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Machining methods

Machining methods

Butternut works more easily than black walnut with hand and power tools because the wood ranks lower in all strength properties than its cousin. That's a plus, but also a caution. Butternut's softness makes it more susceptible to nicks and dents as you work the wood. And there's more to keep in mind:

  • Although black walnut dust can irritate the eyes, butternut doesn't have that tendency. But as with all woods -especially hardwoods-wear a dust mask when doing fine sanding.
  • The wood's coarse grain requires care when jointing or planing to avoid tearout. Make several shallow cuts to remove wood in stead of one deep one.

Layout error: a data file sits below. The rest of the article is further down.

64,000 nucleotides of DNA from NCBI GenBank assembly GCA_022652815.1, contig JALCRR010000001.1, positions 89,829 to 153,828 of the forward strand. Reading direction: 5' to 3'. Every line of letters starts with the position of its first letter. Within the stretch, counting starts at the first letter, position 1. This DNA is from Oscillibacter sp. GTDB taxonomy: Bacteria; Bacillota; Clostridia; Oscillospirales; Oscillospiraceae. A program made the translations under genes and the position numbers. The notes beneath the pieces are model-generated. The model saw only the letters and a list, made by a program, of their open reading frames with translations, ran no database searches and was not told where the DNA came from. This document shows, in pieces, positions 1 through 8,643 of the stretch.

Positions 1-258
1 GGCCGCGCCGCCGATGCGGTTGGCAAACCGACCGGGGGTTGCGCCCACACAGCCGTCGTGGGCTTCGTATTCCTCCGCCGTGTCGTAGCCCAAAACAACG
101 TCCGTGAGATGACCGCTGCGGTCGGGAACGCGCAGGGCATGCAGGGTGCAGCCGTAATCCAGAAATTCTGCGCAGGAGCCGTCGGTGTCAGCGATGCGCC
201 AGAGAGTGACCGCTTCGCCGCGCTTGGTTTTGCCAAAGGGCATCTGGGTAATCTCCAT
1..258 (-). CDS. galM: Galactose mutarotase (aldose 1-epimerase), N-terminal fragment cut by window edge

• Attach a backing board to the miter fence to act as a chip breaker when crosscutting.
  • Butternut, due to its softness, shouldn't burn when routed, but shallow passes eliminate any possible tearout or chipping.
  • You won't have any problem gluing butternut-its coarse texture draws in adhesives, ensuring a strong bond.
  • Butternut accepts all types of stains (you can even stain it to pass for black walnut) without filling first. But the rich tan wood may look best with a more natural clear finish.
  • Although oil finishes prove popular on butternut carvings, you can improve the wood's natural luster by first burnishing it (rubbing the wood with the back of a spoon, gouge, or glass bottle to compact the surface of the fibers for more sheen).

Continued on page 6:  Carving comments


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